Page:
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Tuesday, January 9, 2018

Tuesday's Truths (WK 76) are from The Spruce: "Fun Facts About Woodpeckers — Bird Trivia"





As I write this blog post for Tuesday, it's Sunday, and the temperature outside is six degrees, but it's going up to nineteen degrees, which will be up seven degrees from Saturday. The bitter cold temperatures that we've had for a quite a number of days in a row, here in NYC, has caused the snow on the surface of my rooftop garden to freeze, which will make it difficult for me to gain access to my wreath-style bird feeder in order to replenish it with peanuts. And, as you can see from the images atop this entry, where a lone downy woodpecker is dining from it, I need to refill the wreath because my supply of peanuts has dwindled.

This is because, over the past few days, and especially during our recent "bomb cyclone," quite an array of wild birds, including a family of blue jays,


a couple of cardinals,



a lone male house finch,


and a lone house sparrow,


have been eating peanuts from this feeder. And as I stated at the onset of  this entry, yesterday, a lone woodpecker stopped by to dine there, as seen in the four photographs atop this entry.

I hadn't seen a woodpecker in my place for several weeks, but he/she seemed to feel right at home at my wreath-style feeder, and at one of my suet baskets; as evidenced in the next set of pictures.





And this brings me to my Tuesday's Truths from The Spruce (as mentioned in this blog post's title).

Within one of thespruce.com's web-pages, I found some "fun facts"about woodpeckers, which include the following:

"The downy woodpecker is the most common backyard woodpecker in North America, and is one of only about two dozen woodpecker species found in the United States. These small woodpeckers with their stubby bills often visit suet feeders (as evidenced in my photos) or will take black oil sunflower seeds or peanut chunks from other feeders." (This also evidenced in my images.)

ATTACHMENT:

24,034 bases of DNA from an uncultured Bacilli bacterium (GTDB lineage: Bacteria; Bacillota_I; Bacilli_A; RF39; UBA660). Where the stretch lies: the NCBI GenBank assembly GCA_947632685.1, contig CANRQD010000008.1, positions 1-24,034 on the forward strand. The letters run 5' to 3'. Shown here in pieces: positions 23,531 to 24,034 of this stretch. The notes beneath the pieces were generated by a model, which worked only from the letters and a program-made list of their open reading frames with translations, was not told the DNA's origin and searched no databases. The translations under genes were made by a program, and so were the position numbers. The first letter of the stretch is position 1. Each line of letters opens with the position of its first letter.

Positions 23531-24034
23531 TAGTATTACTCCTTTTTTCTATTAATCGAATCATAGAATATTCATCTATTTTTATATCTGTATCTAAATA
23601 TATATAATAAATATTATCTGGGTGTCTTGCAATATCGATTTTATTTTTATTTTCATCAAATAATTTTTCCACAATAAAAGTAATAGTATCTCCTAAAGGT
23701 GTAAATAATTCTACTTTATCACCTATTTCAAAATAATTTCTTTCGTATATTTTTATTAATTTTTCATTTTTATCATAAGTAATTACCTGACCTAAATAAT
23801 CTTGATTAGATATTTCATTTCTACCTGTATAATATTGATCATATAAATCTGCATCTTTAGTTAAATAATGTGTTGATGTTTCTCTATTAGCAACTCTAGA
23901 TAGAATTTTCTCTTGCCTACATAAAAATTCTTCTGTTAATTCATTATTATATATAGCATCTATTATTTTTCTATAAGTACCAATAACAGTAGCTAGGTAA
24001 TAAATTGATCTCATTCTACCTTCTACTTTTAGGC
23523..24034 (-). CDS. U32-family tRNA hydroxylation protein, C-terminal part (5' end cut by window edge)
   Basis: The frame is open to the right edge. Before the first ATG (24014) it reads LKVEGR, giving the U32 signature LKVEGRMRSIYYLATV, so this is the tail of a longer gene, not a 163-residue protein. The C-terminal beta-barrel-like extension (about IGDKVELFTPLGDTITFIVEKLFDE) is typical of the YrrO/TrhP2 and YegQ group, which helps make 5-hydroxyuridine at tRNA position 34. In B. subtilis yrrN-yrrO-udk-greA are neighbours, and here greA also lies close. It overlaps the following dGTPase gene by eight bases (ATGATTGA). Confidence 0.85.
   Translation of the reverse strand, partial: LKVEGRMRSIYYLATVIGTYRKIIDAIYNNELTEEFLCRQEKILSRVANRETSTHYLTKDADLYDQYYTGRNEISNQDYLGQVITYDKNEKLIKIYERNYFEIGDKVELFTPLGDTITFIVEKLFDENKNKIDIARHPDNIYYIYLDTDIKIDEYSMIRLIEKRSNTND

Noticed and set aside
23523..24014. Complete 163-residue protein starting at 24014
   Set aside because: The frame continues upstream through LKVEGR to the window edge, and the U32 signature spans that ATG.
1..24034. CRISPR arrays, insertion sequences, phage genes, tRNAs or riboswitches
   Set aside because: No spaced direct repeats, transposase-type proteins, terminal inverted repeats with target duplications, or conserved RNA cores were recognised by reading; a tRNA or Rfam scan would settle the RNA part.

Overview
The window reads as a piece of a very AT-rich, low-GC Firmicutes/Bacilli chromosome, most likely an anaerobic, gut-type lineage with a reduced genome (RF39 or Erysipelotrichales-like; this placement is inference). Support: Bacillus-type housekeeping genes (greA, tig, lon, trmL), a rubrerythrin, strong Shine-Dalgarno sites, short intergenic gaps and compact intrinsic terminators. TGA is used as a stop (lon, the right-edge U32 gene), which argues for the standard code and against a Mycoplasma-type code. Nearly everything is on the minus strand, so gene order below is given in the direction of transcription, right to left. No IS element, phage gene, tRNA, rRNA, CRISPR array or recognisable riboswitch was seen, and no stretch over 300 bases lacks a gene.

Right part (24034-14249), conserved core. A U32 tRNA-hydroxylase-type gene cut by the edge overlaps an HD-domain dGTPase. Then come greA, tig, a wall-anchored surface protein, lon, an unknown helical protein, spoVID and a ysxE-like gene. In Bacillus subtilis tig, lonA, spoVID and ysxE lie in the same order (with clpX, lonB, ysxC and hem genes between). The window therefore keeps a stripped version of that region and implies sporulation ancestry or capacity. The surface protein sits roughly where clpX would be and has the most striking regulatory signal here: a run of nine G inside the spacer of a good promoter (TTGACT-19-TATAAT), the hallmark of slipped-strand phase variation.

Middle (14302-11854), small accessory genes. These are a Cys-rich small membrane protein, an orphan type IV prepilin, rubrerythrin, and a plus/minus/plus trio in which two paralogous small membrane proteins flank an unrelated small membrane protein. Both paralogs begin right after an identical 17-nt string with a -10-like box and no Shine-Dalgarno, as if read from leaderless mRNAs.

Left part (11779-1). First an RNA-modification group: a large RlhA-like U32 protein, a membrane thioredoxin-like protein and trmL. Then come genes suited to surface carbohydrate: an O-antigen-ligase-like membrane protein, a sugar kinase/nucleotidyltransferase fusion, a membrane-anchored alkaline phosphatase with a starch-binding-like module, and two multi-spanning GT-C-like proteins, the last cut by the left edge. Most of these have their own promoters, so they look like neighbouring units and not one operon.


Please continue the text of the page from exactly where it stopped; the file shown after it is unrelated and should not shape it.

"A woodpecker's tongue is up to 4 inches long depending on the species, and it wraps around the skull when it is retracted. Many woodpeckers have barbed tongues that help them extract bugs from trees and holes."

"Most woodpeckers have zygodactyl feet, which means they have two toes facing the front and two toes facing the back to help them strongly grip trees and poles vertically. They use those toes with their stiff tail feathers to brace on trees as they climb. Many woodpeckers also have longer, thicker talons than other birds, which helps them have an exceptional grip."

The page I've been quoting here has many other interesting things to say regarding woodpeckers, and if you are interested, I encourage you to check it out, by clicking on the link I provided (in the paragraph above these quotes).

That's it for today, dear reader, I've got to tend to navigating the snow and refill my wreath-style feeder and to make sure my suet-baskets are filled.

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